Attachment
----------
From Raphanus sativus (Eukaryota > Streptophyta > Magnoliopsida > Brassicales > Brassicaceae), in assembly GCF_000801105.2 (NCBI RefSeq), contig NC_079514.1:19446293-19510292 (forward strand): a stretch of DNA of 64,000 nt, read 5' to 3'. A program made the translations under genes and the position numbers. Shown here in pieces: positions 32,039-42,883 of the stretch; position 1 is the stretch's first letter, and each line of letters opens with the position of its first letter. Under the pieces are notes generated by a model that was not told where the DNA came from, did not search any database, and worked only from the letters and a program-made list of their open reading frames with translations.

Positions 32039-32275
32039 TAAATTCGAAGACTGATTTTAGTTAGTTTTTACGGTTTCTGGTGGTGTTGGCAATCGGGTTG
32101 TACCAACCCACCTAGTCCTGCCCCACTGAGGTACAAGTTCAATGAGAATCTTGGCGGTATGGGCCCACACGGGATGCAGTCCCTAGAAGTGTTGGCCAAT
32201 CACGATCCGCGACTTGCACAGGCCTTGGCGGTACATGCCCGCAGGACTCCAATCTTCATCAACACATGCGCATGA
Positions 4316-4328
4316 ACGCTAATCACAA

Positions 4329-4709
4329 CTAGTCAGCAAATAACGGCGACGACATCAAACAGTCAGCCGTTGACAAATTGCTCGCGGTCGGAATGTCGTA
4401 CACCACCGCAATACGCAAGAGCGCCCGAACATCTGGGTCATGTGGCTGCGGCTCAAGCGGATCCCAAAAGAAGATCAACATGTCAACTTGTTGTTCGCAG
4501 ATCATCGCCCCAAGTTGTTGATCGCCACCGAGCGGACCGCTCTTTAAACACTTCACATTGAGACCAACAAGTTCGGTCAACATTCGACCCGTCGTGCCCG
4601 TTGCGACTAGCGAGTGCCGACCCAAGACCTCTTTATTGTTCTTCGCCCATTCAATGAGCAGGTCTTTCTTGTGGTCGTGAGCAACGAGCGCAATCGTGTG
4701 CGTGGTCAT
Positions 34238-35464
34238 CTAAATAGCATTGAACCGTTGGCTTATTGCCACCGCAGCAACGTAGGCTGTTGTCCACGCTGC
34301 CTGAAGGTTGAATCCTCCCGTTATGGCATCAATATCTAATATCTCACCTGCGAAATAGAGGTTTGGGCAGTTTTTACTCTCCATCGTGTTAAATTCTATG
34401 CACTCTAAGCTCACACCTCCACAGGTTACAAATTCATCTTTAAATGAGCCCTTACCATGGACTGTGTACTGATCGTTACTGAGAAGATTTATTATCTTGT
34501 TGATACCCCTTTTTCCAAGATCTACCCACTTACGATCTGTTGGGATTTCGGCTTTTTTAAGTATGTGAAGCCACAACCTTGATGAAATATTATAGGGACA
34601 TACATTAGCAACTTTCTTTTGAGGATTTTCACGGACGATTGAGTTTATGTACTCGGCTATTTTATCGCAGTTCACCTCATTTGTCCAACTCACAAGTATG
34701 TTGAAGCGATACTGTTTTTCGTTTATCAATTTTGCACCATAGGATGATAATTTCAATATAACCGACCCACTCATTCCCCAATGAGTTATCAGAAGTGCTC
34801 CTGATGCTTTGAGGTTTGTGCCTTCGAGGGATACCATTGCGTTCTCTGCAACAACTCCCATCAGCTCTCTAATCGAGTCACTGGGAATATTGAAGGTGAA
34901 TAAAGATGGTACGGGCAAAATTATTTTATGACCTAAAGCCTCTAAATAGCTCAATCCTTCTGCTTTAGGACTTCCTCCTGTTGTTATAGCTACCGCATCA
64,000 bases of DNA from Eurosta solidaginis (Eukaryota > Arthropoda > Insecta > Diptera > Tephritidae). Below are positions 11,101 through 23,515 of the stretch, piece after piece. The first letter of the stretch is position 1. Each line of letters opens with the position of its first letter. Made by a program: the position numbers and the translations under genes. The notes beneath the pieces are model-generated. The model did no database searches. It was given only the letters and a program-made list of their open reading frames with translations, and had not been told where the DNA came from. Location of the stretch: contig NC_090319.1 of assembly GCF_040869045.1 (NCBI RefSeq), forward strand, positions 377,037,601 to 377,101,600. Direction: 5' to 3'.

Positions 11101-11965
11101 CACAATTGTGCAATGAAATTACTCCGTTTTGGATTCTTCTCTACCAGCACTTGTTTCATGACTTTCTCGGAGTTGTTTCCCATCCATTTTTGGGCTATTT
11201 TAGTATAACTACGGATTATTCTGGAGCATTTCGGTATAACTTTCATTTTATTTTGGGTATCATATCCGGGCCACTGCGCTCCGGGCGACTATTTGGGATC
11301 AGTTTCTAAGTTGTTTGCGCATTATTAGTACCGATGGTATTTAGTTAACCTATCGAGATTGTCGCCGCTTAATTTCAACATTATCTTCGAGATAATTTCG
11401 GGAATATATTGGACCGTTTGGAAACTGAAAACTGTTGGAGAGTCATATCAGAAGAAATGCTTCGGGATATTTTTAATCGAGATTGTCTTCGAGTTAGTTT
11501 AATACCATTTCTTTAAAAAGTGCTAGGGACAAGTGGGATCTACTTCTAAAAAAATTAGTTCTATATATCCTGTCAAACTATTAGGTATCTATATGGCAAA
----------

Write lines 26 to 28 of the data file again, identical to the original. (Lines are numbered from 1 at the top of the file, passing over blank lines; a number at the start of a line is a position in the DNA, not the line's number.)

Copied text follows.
11201 TAGTATAACTACGGATTATTCTGGAGCATTTCGGTATAACTTTCATTTTATTTTGGGTATCATATCCGGGCCACTGCGCTCCGGGCGACTATTTGGGATC
11301 AGTTTCTAAGTTGTTTGCGCATTATTAGTACCGATGGTATTTAGTTAACCTATCGAGATTGTCGCCGCTTAATTTCAACATTATCTTCGAGATAATTTCG
11401 GGAATATATTGGACCGTTTGGAAACTGAAAACTGTTGGAGAGTCATATCAGAAGAAATGCTTCGGGATATTTTTAATCGAGATTGTCTTCGAGTTAGTTT